The indium bumps 24 and 28 enable the array to be subsequently hybridized with an associated readout integrated circuit, and are cold welded to corresponding indium bumps on a surface of the readout integrated circuit. Techniques for hybridizing radiation detector arrays to readout integrated circuits are known in the art.
An electrically insulating dielectric layer, preferably a wide-bandgap passivation layer, such as a layer of CdTe, can be applied over exposed surfaces of the mesa structures 10a and 10b. The passivation layer beneficially reduces surface states and improves the signal-to-noise ratio of the detector 10. A suitable thickness for the passivation layer, when comprised of CdTe, is approximately 5000 Å.
Referring to FIG. 4, the inherent compositional grading of the LPE-grown LWIR layer 5 of FIG. 1 may create a crystal potential that repels photo-holes (photocarriers) away from the p+ /n junction between layers 4 and 5. This can result in very soft LWIR spectral cutoffs for both sequential and simultaneous detectors made from this material.
For the detector 10 of FIG. 2 the MWIR and LWIR p+/n junctions 17 and 19, respectively, are optimized for charge carrier collection. Referring to FIG. 5, the inherent compositional grading of the LWIR layer 18, in combination with the p+ LWIR cap layer 20, aids in the collection of LWIR photo-holes, as opposed to impeding their collection as in the energy band diagram of FIG. 4.
In the detector 10 the LWIR junction 19 is between the top p+ LWIR cap layer 19 and the n-type LWIR layer 18, and not between the middle p+ SWIR layer 16 and the n-type LWIR layer 18 as in the detector 1 of FIG. 1. As such, a mechanism is provided to electrically couple or short the n-type LWIR layer 18 to the p+ SWIR layer 16. If these layers are not shorted together an undesirable additional indium bump is instead required in each unit cell to allow separate access to each of these layers. The additional indium bump would complicate the fabrication of the detector, and may also increase the area of the unit cell. As such, and as is illustrated in FIG. 2, it is preferred for this direct contact embodiment to short the n-type LWIR layer 18 to the p+ SWIR layer 16 using the metalization 24.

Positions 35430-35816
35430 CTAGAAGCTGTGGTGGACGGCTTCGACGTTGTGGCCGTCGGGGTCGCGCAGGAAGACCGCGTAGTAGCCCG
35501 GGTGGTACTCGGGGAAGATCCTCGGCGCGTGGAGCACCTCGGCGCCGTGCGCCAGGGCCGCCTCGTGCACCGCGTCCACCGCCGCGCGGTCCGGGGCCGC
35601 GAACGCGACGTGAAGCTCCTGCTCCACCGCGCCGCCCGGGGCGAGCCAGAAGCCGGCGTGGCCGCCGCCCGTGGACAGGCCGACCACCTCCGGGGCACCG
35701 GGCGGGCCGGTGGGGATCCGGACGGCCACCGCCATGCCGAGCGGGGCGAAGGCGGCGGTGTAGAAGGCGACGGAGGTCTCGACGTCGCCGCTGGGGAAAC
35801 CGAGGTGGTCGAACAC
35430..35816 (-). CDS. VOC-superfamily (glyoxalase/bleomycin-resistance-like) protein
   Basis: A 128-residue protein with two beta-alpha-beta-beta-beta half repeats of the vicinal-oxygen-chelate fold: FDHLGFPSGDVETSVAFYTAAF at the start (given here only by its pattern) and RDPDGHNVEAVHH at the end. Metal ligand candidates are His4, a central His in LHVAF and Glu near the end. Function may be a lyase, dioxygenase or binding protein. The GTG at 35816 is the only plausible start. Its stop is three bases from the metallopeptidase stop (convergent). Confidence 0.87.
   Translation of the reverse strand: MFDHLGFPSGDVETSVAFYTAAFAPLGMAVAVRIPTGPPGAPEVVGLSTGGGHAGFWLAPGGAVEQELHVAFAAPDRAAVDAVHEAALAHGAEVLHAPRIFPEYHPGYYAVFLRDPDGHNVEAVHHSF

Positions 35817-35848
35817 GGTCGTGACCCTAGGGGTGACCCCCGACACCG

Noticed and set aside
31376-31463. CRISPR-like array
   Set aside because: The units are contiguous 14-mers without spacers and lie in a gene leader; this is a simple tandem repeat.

FIG. 7 shows a plan view of the direct contact detector 10. The unit cell or pixel boundary is designated as 40. The top of the LWIR mesa boa is designated as 42, the top of the mesa 10b is designated as 44, and an aperture through the n-type LWIR layer 18 to expose the p+ SWIR layer 16 is designated as 46.
FIG. 6a shows a schematic representation of the two-color detector 10 and the associated readout unit cell. The readout unit cell includes an LWIR current amplifier 48 and a MWIR current amplifier 50. In FIG. 6a it can be seen that the current directions for the LWIR and MWIR series coupled diode detectors D1 and D2, respectively, are in the same direction; that biases applied to the two unit cell contacts (indium bumps 26 and 28) are both negative with respect to the substrate 12 (the contact 30); and that the middle layer contact (indium bump 28) conducts a current that is a difference between the MWIR and LWIR photocurrents. Referring also to FIG. 2, suitable bias potentials are zero volts for contact 30, -50 mV for middle layer contact 28, and -100 mV for cap layer contact 26.
Reference is now made to FIG. 3 for showing a second, indirect middle contact two-color detector 10' embodiment of this invention. Contrasting FIG. 3 with FIG. 2 it can be seen that the aperture 46 and p+ SWIR/n LWIR shorting contact metal 24 is replaced by contact metal 32 which completely envelopes the smaller mesa 10b'. As such, direct metal contact is made only to the n-type LWIR layer 18, and not to the p+ SWIR layer 16. In all other aspects the detector 10' is substantially identical to the detector 10 of FIG. 2.
FIG. 8 is a plan view for the indirect middle layer contact unit cell 40' of FIG. 3. As is evident, the entire mesa top 44' of mesa 10b' is covered by the contact metal 32, which is further conductively coupled to the n-type LWIR layer 18 around the periphery of the mesa 10b'. Also, a larger percentage of the unit cell is comprised of the LWIR diode (p+ LWIR cap layer 20 and underlying n-type LWIR layer 18) than in the direct contact embodiment of FIG. 7.